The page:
Gault Millau  

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Train wreck at Montparnasse (October 22, 1895) by Studio Lévy and Sons.
Train wreck at Montparnasse (October 22, 1895) by Studio Lévy and Sons.

Gault Millau is one of the most influential French restaurant guides founded by two restaurant critics, Henri Gault (1929-2000) and Christian Millau in 1965. Gault Millau is most famous for its rating system, on a scale of 1 to 20. Restaurants below 10 points are almost never listed. The points are awarded strictly based on the quality of the food with any comments about service, price or the atmosphere of the restaurant given separately. Based on this rating, high ranking restaurants may display one to four toques. Gault Millau does not accept payment for listing restaurants.

Under its original authors and for many years after they left, Gault Millau never awarded a score of 20 points. They claimed that perfection was impossible to achieve. However, as of 2004, two restaurants, both of renowned chef Marc Veyrat, the Auberge de l'Eridan in Veyrier du Lac near Annecy and La Ferme de Mon Père ("My Father's Farm") in Megève, are listed with this score. To some this represents a symptom of the fall of standards in the guide since it has changed from having a permanent editorial and tasting staff to a system using local agents.

There has been discussion about which guide is more important, the Michelin Guide or the Gault Millau. Michelin is more popular and therefore more influential, while Gault Millau has been considered more purist due to the main system being based purely on the quality of the food at the restaurant. The introduction of the Gault Millau guide and its points system moved the focus onto the quality of the food provided by the restaurant and reduced the focus on the luxury of the surroundings.

Gault Millau also has guides for various other countries, for example Switzerland, Germany, Austria and the Benelux. In the U.S., André Gayot, one of the founders of Gault Millau France has released from 1986 to 2000 many guide books under both names of Gault Millau and Gayot. After the severance of the relationship between the new owners of Gault Millau France and André Gayot, the guide books were published in the US under the sole name of Gayot. is one of the major web restaurant and travel site in the U.S.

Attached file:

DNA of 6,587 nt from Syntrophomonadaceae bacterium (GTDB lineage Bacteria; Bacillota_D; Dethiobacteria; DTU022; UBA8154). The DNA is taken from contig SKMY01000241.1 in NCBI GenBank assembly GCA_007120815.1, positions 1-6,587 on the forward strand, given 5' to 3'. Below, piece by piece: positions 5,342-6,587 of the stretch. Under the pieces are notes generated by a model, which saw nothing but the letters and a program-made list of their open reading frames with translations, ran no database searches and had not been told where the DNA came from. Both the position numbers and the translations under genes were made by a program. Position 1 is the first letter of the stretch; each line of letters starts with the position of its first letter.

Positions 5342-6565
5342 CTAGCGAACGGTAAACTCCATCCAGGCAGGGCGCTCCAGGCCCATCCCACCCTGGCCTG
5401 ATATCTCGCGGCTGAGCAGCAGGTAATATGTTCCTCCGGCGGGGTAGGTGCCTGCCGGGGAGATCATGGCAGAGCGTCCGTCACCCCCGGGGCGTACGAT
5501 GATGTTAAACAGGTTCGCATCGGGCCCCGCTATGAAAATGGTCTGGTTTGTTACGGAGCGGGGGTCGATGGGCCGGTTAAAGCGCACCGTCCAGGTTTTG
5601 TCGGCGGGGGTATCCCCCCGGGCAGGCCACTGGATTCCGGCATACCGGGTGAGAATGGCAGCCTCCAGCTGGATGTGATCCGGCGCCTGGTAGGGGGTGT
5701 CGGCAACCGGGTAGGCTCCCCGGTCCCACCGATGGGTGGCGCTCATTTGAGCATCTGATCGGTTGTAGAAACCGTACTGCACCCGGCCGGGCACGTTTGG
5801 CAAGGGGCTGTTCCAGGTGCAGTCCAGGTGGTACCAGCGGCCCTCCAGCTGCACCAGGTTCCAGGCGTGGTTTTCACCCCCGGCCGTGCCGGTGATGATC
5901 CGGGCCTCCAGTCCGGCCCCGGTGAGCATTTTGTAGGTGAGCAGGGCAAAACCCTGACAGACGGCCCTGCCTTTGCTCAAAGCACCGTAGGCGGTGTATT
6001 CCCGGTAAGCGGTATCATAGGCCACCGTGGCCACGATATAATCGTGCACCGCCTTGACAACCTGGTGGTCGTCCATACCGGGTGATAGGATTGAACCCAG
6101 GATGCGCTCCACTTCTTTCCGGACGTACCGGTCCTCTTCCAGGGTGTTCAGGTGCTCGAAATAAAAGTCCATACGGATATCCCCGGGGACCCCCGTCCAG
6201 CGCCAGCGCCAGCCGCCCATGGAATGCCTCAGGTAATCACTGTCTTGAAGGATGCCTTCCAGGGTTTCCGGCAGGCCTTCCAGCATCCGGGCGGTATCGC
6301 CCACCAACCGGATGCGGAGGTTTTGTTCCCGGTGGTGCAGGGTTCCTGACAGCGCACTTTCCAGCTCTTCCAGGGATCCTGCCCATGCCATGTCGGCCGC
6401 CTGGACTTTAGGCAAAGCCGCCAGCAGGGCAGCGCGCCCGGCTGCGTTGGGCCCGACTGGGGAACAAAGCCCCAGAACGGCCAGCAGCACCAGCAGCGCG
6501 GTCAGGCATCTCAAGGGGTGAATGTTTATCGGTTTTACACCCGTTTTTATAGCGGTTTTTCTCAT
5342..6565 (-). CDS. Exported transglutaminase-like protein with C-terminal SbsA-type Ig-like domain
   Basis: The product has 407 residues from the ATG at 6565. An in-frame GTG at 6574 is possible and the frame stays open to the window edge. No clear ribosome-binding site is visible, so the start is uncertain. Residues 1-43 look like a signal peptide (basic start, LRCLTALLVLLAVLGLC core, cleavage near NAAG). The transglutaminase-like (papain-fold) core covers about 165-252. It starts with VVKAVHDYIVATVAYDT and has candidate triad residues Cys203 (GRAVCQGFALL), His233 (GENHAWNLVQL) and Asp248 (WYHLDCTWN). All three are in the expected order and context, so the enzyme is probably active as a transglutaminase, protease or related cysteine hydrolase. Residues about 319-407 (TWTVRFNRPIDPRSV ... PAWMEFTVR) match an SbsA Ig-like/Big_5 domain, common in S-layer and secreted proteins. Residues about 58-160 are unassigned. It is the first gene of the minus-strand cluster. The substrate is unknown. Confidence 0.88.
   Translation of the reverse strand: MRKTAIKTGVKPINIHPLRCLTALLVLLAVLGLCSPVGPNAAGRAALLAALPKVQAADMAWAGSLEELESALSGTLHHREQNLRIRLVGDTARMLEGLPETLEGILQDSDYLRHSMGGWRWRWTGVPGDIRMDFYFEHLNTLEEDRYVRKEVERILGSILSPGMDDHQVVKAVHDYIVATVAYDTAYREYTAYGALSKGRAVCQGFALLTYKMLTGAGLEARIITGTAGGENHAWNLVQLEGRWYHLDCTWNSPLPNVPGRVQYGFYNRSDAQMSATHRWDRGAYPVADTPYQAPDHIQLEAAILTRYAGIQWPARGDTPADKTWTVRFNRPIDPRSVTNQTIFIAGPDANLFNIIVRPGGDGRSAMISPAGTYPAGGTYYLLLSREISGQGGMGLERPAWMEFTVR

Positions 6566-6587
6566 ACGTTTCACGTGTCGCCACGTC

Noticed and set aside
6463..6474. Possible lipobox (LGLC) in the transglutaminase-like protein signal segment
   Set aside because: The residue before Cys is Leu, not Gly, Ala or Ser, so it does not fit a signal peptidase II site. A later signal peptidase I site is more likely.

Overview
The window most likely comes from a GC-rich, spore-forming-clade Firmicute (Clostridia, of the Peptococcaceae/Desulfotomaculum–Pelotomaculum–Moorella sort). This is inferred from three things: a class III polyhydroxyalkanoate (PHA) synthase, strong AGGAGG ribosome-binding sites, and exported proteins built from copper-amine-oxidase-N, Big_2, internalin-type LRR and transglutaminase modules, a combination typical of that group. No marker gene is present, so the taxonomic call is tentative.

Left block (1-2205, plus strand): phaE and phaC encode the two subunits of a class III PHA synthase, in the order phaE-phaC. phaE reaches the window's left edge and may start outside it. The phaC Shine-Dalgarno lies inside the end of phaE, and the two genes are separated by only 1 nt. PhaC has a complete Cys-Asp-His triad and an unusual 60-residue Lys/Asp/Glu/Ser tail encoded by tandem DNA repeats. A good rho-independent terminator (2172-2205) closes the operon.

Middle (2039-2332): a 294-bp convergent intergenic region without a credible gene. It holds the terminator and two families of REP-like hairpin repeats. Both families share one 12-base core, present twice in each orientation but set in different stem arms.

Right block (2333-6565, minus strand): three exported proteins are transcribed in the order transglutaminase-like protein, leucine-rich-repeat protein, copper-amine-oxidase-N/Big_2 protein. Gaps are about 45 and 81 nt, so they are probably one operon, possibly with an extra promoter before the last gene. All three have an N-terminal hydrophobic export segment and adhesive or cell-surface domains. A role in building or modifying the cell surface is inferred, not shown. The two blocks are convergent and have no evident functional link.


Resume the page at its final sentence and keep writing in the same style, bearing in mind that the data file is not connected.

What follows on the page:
In February 2003, a prominent French chef, Bernard Loiseau, committed suicide after his widely-admired restaurant Côte d'Or in Saulieu was downgraded by the Gault Millau from 19 to 17 points. At the same time, a downgrade by Michelin from three to two stars had been rumoured, but was not done and a denial had been issued to the press. Doubt has been placed on this story since, according to Gault Millau, the chef was aware of the downgrade in advance and looking forward to the challenge.

Unless indicated otherwise, the text in this article is either based on Wikipedia article "Gault Millau" or another language Wikipedia page thereof used under the terms of the GNU Free Documentation License; or on original research by Jahsonic and friends. See Art and Popular Culture's copyright notice.

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